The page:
Effect of climate history on the genetic structure of an Antarctic soil nematode

TitleEffect of climate history on the genetic structure of an Antarctic soil nematode
Publication TypeThesis
Year of Publication2022
AuthorsJackson, AC
Secondary AuthorsAdams, BJ
Academic DepartmentBiology
Date Published12/2022
UniversityBrigham Young University
CityProvo, UT, USA
Thesis TypeMaster's thesis
KeywordsAntarctica, biogeography, climate disturbance, evolution, McMurdo Dry Valleys, polar, population genetics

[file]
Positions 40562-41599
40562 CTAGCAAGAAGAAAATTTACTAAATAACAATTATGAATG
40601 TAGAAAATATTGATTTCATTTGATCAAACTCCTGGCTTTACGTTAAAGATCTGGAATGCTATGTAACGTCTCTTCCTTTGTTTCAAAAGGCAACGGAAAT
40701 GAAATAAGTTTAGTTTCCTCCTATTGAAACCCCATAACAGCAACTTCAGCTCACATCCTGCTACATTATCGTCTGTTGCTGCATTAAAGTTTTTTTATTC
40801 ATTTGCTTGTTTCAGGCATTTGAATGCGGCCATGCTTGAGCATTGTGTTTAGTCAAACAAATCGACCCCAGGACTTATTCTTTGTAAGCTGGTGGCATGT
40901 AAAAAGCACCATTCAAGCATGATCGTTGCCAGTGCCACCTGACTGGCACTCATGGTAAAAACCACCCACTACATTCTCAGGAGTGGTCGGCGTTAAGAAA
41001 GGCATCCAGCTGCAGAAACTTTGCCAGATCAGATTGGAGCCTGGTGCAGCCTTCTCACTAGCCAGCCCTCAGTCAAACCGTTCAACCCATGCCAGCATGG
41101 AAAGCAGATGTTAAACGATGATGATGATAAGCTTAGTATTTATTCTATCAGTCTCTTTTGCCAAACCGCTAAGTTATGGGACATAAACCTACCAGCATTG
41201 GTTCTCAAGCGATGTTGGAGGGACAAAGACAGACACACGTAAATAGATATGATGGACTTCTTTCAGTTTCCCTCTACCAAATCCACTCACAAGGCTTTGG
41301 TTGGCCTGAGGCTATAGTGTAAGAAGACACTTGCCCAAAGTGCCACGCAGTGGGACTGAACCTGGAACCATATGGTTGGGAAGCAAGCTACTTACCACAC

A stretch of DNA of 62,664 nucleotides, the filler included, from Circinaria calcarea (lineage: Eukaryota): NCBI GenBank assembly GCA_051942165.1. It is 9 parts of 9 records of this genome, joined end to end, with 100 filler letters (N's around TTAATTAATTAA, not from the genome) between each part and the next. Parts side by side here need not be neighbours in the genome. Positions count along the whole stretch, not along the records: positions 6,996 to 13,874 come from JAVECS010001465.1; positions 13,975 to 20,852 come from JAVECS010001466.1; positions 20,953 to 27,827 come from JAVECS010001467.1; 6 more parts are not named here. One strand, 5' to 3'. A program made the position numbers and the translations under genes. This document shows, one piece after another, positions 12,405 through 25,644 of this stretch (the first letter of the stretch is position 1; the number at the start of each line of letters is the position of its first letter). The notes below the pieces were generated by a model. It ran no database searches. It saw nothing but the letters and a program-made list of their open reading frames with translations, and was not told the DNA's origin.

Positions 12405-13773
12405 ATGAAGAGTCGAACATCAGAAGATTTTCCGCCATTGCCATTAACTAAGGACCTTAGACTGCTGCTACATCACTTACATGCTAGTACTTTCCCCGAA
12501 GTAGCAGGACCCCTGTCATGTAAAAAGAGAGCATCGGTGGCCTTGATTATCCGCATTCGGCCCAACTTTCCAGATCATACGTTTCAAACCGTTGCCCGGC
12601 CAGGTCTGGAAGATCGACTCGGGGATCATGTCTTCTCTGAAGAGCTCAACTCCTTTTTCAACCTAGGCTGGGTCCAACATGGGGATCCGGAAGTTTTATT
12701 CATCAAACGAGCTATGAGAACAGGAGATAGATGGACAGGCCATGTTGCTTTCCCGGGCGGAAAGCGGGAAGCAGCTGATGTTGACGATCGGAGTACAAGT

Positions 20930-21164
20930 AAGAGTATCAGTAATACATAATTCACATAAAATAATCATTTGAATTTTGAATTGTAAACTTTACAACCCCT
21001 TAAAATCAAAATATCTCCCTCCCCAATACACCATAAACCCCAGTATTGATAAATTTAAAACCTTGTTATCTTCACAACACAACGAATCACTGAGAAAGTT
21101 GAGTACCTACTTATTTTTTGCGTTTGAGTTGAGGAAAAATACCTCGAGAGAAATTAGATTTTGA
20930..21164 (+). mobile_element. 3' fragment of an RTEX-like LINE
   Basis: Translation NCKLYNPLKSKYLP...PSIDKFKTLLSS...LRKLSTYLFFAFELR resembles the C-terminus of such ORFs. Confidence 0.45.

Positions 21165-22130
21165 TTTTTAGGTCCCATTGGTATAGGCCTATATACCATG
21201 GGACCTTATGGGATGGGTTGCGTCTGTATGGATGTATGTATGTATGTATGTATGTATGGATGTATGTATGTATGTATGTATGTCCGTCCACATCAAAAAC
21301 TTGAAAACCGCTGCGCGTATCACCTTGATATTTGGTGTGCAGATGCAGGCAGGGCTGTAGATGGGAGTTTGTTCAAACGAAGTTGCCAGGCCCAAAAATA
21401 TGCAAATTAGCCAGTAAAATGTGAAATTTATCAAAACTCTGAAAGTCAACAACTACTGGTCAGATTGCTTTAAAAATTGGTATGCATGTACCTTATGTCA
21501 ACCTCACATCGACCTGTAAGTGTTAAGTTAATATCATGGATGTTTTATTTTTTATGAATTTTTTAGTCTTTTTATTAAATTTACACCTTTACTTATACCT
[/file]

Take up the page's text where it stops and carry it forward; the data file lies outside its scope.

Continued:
Historical climate disturbances such as glacial cycling and fluctuating stream, lake, and sea levels strongly influence the distribution and evolutionary trajectories of Antarctic terrestrial species. Antarctic invertebrates, with limited long-range mobility, including the ubiquitous sentinel nematode species Scottnema lindsayae, are especially sensitive to climate disturbances. We tested hypotheses associated with the historical geographic and population genetic structure of this species as it occurs across the McMurdo Dry Valleys (MDVs) of Antarctica. In order to reconstruct the influence of climate disturbance and ecological conditions on this species, partial mitochondrial COI gene sequences were sequenced and analyzed from individual S. lindsayae collected from sites across the MDVs reflecting a opposing gradients of climate disturbance during the Last Glacial Maximum (LGM). We found that populations were strongly geomorphic barriers with distinct haplotypes associated with valleys except among valleys that experienced glacial advance and retreat during the LGM. One monophyletic clade corresponds with valley systems that were undisturbed during the LGM indicating putative refugia areas. A second monophyletic clade corresponds to recent dispersal and expansion of evolutionarily younger populations into valleys that were strongly reworked by glacial activity during the LGM. Our work shows that contemporary populations of these animals are strongly structured by prior climate history. Such findings can be useful for interpreting long-term monitoring of demographic shifts of soil organisms in response to changing climate trends in the McMurdo Dry Valleys.